In the next few months the Biden administration is doling out $66.5 million to community organizations and “minority-serving institutions” that will help “strengthen vaccine confidence” among racial and ethnic minority groups as well as underserved communities. The allocation is part of a broader, $143.5 million initiative launched by the Department of Health and Human Services (HHS) this month to “address barriers to COVID-19 vaccination.” Under the plan an HHS offshoot called Health Resources and Services Administration that aims to “achieve health equity” will keep disbursing funds throughout the fiscal year to expand “community-based efforts” to vaccinate minorities. “We have seen great progress in vaccination rates in recent months, but we know our work isn’t done in addressing misinformation and ensuring equitable access in underserved communities,” HHS Secretary Xavier Becerra said.
HRSA Administrator Diana Espinosa says the considerable taxpayer investment “will help reduce disparities and reach people in underserved communities who have been disproportionately affected by the pandemic.” A few months ago, Espinosa and her agency proudly announced a $1 billion allocation to help modernize health centers in “medically underserved communities.” The project was also inspired by the health disparities between wealthier white communities and those with poor minorities that the administration claims were exposed during the pandemic. In fact, Becerra called the billion-dollar award a “historic investment” that will modernize facilities to better meet the most pressing public health challenges associated with COVID-19, including testing, treatment, and vaccination with “an eye towards advancing equity.” Perhaps not coincidentally, California, where Becerra grew up, went to college, and served as attorney general, got the biggest chunk of money—$139 million—to modernize health centers in minority neighborhoods.
The new $66.5 million award will go to seven community organizations that will strengthen vaccine confidence among racial and ethnic minority groups by providing culturally appropriate information, education and outreach involving the shots. The groups will also help individuals make vaccine appointments and assist with transportation or other needs to get to the appointment. Grant recipients must demonstrate experience providing outreach to “vaccine hesitant communities,” including rural non-white non-English speaking, and other underserved communities, the HRSA announcement states. “Culturally competent” strategies must be inclusive of the community’s characteristics and relevant historical, environmental, and social forces. These considerations should include unique characteristics, experiences, norms, values, behaviors, and beliefs of the targeted audiences.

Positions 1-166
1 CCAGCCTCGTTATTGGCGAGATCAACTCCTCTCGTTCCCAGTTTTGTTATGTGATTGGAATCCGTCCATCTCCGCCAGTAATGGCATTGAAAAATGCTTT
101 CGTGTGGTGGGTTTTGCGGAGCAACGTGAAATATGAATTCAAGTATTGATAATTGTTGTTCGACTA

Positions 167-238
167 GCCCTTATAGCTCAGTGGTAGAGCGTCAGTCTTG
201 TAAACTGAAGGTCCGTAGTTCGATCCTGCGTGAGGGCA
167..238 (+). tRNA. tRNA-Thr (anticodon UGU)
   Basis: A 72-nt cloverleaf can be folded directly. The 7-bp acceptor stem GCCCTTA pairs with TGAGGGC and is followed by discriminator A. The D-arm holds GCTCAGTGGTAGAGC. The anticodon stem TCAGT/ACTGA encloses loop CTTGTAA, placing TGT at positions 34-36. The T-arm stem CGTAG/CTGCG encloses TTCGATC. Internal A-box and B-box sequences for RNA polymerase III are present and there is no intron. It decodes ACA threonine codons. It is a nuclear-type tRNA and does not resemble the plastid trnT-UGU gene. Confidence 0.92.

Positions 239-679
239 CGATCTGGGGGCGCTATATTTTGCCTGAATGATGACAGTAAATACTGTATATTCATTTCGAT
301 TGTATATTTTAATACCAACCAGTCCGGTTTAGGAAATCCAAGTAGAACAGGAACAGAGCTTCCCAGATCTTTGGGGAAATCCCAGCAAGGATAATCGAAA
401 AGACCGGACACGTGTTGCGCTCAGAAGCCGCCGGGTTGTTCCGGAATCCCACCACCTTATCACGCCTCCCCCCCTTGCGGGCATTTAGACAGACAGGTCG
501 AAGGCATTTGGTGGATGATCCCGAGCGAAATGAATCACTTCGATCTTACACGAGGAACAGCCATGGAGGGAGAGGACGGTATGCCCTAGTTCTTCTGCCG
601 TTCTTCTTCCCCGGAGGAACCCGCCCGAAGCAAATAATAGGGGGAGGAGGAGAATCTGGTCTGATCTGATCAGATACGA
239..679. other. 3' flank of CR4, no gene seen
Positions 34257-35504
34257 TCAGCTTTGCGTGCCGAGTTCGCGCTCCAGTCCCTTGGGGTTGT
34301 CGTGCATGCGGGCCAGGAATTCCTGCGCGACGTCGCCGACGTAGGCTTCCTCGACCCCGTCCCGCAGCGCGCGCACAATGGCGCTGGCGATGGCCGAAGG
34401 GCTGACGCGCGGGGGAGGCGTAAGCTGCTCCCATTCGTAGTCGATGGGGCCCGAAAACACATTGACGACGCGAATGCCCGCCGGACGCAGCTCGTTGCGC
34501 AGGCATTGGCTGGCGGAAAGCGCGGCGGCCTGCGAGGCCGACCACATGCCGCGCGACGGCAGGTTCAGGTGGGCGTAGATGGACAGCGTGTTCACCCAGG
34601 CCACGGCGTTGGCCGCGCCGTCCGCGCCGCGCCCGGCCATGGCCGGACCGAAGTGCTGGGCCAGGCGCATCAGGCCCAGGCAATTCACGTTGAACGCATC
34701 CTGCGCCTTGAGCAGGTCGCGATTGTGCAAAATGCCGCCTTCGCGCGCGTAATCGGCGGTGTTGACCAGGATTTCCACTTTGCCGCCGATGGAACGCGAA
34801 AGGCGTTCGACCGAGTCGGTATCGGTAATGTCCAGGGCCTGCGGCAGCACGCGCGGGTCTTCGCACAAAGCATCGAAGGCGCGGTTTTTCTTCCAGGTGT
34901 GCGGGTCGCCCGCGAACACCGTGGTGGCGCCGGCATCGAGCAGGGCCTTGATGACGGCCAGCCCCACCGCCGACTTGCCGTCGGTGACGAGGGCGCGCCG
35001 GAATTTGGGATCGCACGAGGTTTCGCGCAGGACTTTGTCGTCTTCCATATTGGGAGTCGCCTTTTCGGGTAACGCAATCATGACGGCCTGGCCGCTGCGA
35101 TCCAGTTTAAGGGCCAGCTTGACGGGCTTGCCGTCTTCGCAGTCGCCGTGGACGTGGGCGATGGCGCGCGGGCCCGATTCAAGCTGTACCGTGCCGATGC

Upon receiving government funds, groups will identify and target the “most vulnerable and underserved communities” in the state as well as significant changes in vaccine hesitancy. They will also monitor data and trends related to vaccine hesitancy and equitable access to ensure that the most vulnerable and medically underserved populations are reached. Besides racial and ethnic minorities, the agency identifies vulnerable and medically underserved populations that must be reached as LGBTQ, individuals with chronic health conditions, “pregnant people,” and adolescents. Under the program incentives, such as gift cards, can be offered to the underserved minority participants using taxpayer dollars. There is a limit, however. “While gift cards may be used for incentives, the value cannot exceed $50 per COVID-19 vaccine injection,” according to the grant announcement.
The federal government is not the only one spending public funds to give minorities and other underserved groups COVID-19 vaccine priority over other residents. Earlier in the year Judicial Watch reported on the discriminatory initiatives of three states. In Virginia, during the initial vaccine rollout black and Latinos received vaccine priority as white 85-year-olds were forced to wait in the Old Dominion state. Incarcerated criminals and those living in homeless shelters or “migrant labor camps” were also prioritized. In Vermont minority communities, including people of color, indigenous, English language learners, and refugees got their shots before others in the state. Maryland’s two biggest counties—both illegal immigrant sanctuaries—launched a “special clinic” to inoculate 600 Latinos a week while other residents waited patiently to receive their government-funded shot.